My interest in outlaw Bill Mitchell came from my intimate interest in the Holliday child's grave in Lincoln County New Mexico. I used to pass by that grave on a cattle ranch in Oscuro, NM when a young boy. It was a lone grave with a picket fence. That grave vanished years ago due to neglect. I was determined to find out the truth of that grave and who that child was. I was told a child was buried there by my older sisters each time we passed by. That research adventure has lead me into conflict with some in NM, the highway department, and the Alamogordo water authority.
The highway department erected a sign stating it was the grave site of a cowboy (Shorty Lee) killed by lightning. There is no documented proof of that. There is proof that it was the grave of the Holliday child. The Alamogordo water authority will not answer my queries about the pipe line they laid directly over the alleged location of that grave and upgraded the same pipe years later. If a Cowboy's grave were located there, what precautions did they take to safeguard it? If a cowboy is buried there as indicated by the highway sign, what proof did the highway department use too justify spending tax payer's money on that sign? As you may guess they have not given me an answer.

Your email has prompted me to finish that story. I have a large packet of statements and some photos sent to me from a rancher who believes that the grave is one of a cowboy, and has a 100 year old photo to prove it, a copy which in now in my hands. The photo actually proves that a picket fence existed around that grave years ago. Yes, that was the grave of the Holliday child, not one of a cowboy. It existed years before a paved highway existed. The remains were later exhumed and laid to rest beside her mother in a cemetery, relatives claim. Until the exhumation, the family tended to that grave once a year. That is why is lasted for so many years. After the exhumation, the grave site went to ruins.

Some people say that a truck ran off the road years ago at that exact spot and destroyed the grave markings and fence. That is why the latter-day rocks were stacked near the road to mark the grave next to the highway. That is difficult to believe. The grave was outside the right-of-way fence. Also, the highway is elevated at that point. Therefore, during highway construction, bulldozers pushed up a huge amounts of dirt from the sides of the road for the road bed. Any grave would have been destroyed by the bulldozers.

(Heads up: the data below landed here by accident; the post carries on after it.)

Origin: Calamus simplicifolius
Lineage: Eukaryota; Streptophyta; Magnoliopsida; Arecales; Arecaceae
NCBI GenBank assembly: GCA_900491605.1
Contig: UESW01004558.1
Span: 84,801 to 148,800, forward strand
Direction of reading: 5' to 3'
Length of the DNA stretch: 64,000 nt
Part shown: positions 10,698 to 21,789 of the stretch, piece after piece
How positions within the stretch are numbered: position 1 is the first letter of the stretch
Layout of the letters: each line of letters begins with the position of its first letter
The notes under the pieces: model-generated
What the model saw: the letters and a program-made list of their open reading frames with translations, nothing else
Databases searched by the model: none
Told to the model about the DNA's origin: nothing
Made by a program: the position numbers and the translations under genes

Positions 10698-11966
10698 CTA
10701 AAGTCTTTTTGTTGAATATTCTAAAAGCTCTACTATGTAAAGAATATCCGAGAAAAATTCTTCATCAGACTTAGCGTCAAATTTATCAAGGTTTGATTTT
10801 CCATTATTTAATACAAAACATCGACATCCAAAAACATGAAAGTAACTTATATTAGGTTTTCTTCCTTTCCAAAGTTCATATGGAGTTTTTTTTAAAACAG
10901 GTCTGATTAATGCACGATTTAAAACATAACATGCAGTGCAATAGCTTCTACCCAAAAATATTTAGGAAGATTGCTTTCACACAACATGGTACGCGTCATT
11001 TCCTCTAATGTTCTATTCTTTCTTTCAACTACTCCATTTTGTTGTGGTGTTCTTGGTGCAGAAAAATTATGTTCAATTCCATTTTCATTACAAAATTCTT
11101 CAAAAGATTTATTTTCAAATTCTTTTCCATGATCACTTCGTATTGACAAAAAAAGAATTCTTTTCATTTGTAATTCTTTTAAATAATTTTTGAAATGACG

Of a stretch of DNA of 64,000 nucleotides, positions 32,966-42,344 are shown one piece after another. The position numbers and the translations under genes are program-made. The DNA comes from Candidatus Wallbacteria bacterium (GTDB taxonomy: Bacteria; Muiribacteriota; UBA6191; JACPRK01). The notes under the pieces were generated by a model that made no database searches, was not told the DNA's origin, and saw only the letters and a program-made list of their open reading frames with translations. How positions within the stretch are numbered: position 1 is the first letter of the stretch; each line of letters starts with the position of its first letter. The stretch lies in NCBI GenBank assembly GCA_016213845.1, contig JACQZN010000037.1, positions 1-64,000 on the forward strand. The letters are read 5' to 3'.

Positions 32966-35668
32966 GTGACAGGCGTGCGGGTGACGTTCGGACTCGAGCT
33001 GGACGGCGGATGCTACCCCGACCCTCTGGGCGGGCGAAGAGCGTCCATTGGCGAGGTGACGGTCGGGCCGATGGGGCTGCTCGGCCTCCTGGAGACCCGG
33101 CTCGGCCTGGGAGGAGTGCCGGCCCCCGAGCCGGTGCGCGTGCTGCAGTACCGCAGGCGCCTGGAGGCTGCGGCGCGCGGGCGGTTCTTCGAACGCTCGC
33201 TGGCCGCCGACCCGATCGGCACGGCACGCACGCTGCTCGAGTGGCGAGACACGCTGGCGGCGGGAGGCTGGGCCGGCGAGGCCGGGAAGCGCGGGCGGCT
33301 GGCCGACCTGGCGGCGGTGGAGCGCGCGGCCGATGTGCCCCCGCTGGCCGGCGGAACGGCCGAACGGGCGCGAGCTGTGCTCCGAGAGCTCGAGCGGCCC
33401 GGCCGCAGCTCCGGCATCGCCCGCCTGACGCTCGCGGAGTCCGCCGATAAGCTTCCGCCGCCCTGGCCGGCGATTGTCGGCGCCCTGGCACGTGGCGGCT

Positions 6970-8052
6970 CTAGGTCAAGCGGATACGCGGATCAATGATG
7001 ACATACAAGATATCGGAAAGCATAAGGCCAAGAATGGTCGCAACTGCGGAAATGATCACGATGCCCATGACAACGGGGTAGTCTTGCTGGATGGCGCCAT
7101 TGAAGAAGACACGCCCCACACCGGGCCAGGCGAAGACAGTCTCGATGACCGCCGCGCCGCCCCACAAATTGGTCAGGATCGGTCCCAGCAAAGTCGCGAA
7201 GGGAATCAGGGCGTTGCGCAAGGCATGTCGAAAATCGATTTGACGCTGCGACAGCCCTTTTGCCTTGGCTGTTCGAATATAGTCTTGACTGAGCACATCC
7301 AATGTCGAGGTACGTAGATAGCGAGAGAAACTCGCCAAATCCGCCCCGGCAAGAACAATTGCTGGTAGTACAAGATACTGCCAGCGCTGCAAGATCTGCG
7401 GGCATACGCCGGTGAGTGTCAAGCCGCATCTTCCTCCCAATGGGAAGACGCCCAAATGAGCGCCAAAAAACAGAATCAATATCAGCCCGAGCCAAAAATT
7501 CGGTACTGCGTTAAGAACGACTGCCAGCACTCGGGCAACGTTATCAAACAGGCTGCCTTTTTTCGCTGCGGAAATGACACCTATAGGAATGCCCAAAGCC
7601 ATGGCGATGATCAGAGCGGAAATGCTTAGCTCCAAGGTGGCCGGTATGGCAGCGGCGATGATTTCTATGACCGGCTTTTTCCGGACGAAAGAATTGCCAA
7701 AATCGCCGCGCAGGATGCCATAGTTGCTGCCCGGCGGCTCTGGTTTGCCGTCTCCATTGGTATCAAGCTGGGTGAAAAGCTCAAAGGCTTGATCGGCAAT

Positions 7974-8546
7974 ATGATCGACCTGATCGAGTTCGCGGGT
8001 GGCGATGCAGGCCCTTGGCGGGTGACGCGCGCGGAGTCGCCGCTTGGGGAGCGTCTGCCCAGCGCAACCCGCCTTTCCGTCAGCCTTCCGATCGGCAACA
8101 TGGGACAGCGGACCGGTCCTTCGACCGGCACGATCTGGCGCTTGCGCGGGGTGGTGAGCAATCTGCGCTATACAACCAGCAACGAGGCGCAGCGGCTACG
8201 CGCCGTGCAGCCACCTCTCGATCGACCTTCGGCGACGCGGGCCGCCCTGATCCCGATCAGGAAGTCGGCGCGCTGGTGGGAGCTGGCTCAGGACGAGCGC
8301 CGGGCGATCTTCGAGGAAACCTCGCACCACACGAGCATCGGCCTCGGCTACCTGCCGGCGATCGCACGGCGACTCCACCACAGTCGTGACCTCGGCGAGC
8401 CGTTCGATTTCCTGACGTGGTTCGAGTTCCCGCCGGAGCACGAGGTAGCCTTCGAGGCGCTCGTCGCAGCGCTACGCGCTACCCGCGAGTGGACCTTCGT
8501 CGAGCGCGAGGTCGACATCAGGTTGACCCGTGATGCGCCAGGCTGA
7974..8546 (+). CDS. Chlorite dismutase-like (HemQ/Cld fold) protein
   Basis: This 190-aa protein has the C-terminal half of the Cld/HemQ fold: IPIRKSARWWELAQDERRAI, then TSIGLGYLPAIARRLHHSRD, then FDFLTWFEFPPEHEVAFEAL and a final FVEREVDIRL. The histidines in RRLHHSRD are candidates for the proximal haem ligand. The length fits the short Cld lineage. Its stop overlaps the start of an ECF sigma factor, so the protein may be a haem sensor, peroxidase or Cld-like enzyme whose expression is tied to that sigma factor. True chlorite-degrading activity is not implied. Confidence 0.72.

I'm sure a cowboy(s) did die by lightning. That is not as rare an occurrence as it might seem. I have a book which mentions a cowboy dying from lightning, but no location in NM was given.

As for the destruction at Steins, the little town was built as a RR town about 100 years ago. The buildings were made of local dirt, grass and water mixed to form adobe bricks. Those bricks will erode away fast when exposed to the wind and rain. Some damage may have been done to the cemetery graves by vandals and treasure hunters. That is a shame, of course. Even more curious is the fact that Steins was two towns. They original town was ten miles away and was a stage stop. I wonder what mysteries it holds?

Thank you for your email and interest in the cemeteries of New Mexico.
Charles Barnum

Additional information:

1900 Census Socorro NM La Mesa
Russell Henry April 1852 48 Arkansas married 18 years
Russell Mary October 1854 45 married 18 mother of 1 child w living (by Russell)
Russell Maud August 1886 13 Arkansas
Holiday (sic) Belle Step-daughter August 1880 19 years

Henry Russell was also listed in the 1900 census of NM in Socorro PCT 15 Oscuro.
Russell Henry 58 Married once married 26 years Texas
Russell Mary 55 married twice, married 26 years Texas four children and four children living. (But she had five children, John, George, Isaah, Isabelle and Maud. The census does not fit the facts. Perhaps she said four children because Isaah (or Isaac) had died.)

1920 Census Lincoln County Pct 15 Oscuro
Holiday(sic) Geo. 43 Texas USA Texas [Born July 23, 1876 Kinney Co., Texas]
Holiday Alice 32 wife Texas Texas Texas [Born December 7, 1888 in Texas]
Holliday Ola 12 NM Texas Texas [Mary Ola Born May 18, 1907 in Oscuro, Lincoln Co., NM]
Holiday Vernice 9 Texas Texas Texas [Born in 1911 in Texas]

Otero County marriage records show Alice Anna Cox married George Hiram Holliday September 6, 1906. She would have been 17 years old. If the Holliday child buried at Oscuro were her child, then it could not have been born before Mary Ola's birth who was born May 18, 1907. (Mary Old was born 8 months and 12 days after the marriage.) There is a gap between Mary Ola's birth and Vernice's birth of three years. A child could have been born in this time period and may have died and been buried at Oscuro. Therefore, we have two possibilities that a Holliday child was buried at Oscuro: Isaah (or Isaac) Holliday and the unnamed baby of Alice Holliday. Both would have been possible and plausible. But a family member said the baby was the child of Alice Holliday. I see no reason to dispute that. I believe the Oscuro Baby's grave was that of Alice and George Holliday as the family tradition states. The burial would have been ca. 1909.

Charles Barnum